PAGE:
For the first time in a while, when registered nurse Sandy Summers turns on the television this month, she'll look forward to watching a new medical drama. • That's because Summers, who has co-written a book about how media portrayals of nurses may endanger public health, will finally see not one, but two new shows featuring a character she says is missing from most hospital-focused TV series. • A realistic nurse.
"When you have physician characters on most hospital dramas, they spend most of their time doing nursing work," said Summers, 47, whose book, Saving Lives: Why the Media's Portrayal of Nurses Puts Us All at Risk, cites ABC's Grey's Anatomy and Fox's House as particular offenders. "They make people think that nursing doesn't take much skill, and that nursing is mostly about getting stuff for physicians. And when nurses are portrayed as unskilled, we can't get the funding we need to hire them."
That tide of misinformation may turn a bit on Monday, when Showtime unveils Sopranos alum Edie Falco (pictured at right) in Nurse Jackie, an explicitly dark comedy about an emergency room nurse in a New York City hospital.
Eight days later, Jada Pinkett Smith bows in TNT's drama Hawthorne, as Christina Hawthorne, the chief nursing officer at Richmond Trinity Hospital in Virginia, tormented by the death of her husband and a relentless job. This show makes history in many ways, allowing the wife of movie superstar Will Smith to play the first black nurse series star since Diahann Carroll's Julia in 1968.
Should these survive, they'll be joined in early 2010 by Mercy, an NBC drama centered on three nurses at a hospital — one of four new medical dramas planned for the 2009-10 TV schedule.
Why so many nurses now? A cynic might suggest that with so many doctor-focused shows already on-screen or just off (ER, Private Practice, Grey's Anatomy, Royal Pains, House and Mental), perhaps a nursing show is just a new way to tell old stories.
"I just think, once you put an idea like that out in the universe, people gravitate to it," said Pinkett Smith, 37, who also serves as executive producer on Hawthorne. "Nurses have to be psychologists, they have to be wives, they have to be girlfriends, they have to be husbands . . . nurses are patient advocates."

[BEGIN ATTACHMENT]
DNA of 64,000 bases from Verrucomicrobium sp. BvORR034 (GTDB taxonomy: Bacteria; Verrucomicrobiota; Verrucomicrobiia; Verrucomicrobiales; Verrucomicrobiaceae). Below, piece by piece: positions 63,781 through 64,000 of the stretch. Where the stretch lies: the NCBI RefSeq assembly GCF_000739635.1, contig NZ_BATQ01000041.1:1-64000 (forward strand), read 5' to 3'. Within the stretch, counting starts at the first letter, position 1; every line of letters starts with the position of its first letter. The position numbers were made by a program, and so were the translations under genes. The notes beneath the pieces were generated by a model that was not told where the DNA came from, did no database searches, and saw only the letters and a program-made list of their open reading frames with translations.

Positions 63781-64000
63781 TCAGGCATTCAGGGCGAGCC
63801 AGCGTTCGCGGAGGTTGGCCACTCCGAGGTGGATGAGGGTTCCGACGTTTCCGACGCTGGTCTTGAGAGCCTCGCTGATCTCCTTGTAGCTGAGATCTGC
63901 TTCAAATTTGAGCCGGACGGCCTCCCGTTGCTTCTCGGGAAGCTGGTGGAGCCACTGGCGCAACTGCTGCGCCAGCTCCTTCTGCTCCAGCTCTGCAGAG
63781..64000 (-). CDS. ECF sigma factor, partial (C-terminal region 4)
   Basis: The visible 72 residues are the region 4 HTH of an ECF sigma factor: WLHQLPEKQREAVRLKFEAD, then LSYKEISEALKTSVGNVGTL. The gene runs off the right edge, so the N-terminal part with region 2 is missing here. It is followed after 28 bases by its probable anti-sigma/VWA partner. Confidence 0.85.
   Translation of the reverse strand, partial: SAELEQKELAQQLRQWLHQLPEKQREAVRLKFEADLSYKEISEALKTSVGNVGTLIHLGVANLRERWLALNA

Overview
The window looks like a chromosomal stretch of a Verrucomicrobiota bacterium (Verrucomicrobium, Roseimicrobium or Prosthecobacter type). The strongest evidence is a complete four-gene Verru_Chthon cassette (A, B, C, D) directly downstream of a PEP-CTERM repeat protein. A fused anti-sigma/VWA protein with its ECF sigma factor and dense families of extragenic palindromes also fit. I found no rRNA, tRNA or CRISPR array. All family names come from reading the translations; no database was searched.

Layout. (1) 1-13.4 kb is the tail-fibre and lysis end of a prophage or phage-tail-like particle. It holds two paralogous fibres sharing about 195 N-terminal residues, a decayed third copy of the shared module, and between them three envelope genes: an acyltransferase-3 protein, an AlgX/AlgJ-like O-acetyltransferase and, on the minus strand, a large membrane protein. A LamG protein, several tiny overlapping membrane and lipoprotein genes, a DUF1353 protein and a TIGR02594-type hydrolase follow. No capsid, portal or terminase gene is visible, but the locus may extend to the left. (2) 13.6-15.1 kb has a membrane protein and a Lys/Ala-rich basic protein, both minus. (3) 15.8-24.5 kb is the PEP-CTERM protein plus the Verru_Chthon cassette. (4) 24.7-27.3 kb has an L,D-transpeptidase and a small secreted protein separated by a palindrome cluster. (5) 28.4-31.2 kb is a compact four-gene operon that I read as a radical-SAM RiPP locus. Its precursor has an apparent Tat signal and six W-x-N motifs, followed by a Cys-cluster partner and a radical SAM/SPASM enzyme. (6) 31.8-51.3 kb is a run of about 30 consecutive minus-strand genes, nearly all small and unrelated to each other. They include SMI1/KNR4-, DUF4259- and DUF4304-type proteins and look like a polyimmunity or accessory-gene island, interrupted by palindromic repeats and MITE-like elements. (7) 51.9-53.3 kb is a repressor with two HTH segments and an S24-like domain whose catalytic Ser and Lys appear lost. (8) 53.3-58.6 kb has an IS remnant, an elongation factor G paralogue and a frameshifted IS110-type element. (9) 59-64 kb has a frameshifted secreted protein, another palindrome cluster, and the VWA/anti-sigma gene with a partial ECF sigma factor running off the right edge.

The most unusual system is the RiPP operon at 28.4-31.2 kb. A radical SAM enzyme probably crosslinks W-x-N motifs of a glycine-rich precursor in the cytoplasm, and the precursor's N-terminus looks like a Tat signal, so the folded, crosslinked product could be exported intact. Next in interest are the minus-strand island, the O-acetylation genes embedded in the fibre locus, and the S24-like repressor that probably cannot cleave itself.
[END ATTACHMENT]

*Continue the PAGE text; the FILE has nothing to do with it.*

The executive producers of Nurse Jackie, who developed their series for Showtime more than a year ago, have a different explanation for the surge in nurse shows: Three-time Emmy winner Falco decided to star in a nursing series.
"When Edie attached herself to a nurse project, that hit Hollywood like wildfire," said Liz Brixius, 45, who rewrote a surreal, partially animated pilot script with partner Linda Wallem into the grittier, blue-collar comedy that became Nurse Jackie. "Jackie has her own code . . . and gets the job done. If Dirty Harry were a nurse in her 40s, he'd be Jackie Peyton."
She's definitely not Florence Nightingale
There's a lot about Nurse Jackie that nurses like Summers might not admire.
Addicted to painkillers, Falco's Peyton is sleeping with the hospital's pharmacist. She also practices a form of frontier justice in the ER, forging a young man's signature on an organ donor card after his death and flushing the severed ear of a man who brutally assaults prostitutes down the toilet.
At least Peyton isn't so incidental she might as well be wallpaper, a common complaint Summers has about the way television treats nurses.
Summers, who once directed the Center for Nursing Advocacy and who is based in Baltimore, has a long list of the ways TV mischaracterizes nurses. For example, there's "the handmaiden portrayal," where nurses are shown as mostly unskilled assistants to physicians. Other bugaboos: showing nurses as sex objects; showing doctors doing things nurses typically do (giving intravenous medication, spending hours with one patient); showing nurses who mostly aspire to be doctors.
She can produce cast lists for medical dramas with nine major characters and one nurse (ER), or 10 major characters and no nurses (Grey's Anatomy). The result, Summers said, is students less interested in studying to be nurses and medical professionals convinced nursing is menial work.
But in subverting old stereotypes for nurses, are these shows creating new ones?
Showing a different side of nursing
Both Nurse Jackie and Hawthorne, for example, feature a nurse who allows a patient to die by not challenging a doctor's mistake forcefully enough.
Both shows feature the lead character struggling to deal with clueless, arrogant doctors but confiding in a competent physician friend, and both show rookie nurses nearly overwhelmed by the job.
"It's time to humanize these characters (in medical dramas), and the best way to do that is through the nurses," said Glen Mazzara, an executive producer for Hawthorne who worked as a hospital administrator for 13 years. "If you've ever been a patient in a hospital, you see your physician for just a few minutes every day. The rest of the time, you're treated by nurses."
And for the first time in a long while, TV is beginning to catch up with that reality.
"There's already a Web site out there saying 'Send Nurse Jackie to rehab,' " said Brixius, laughing. "They worry it makes nurses look bad. And these people take it all very, very personally."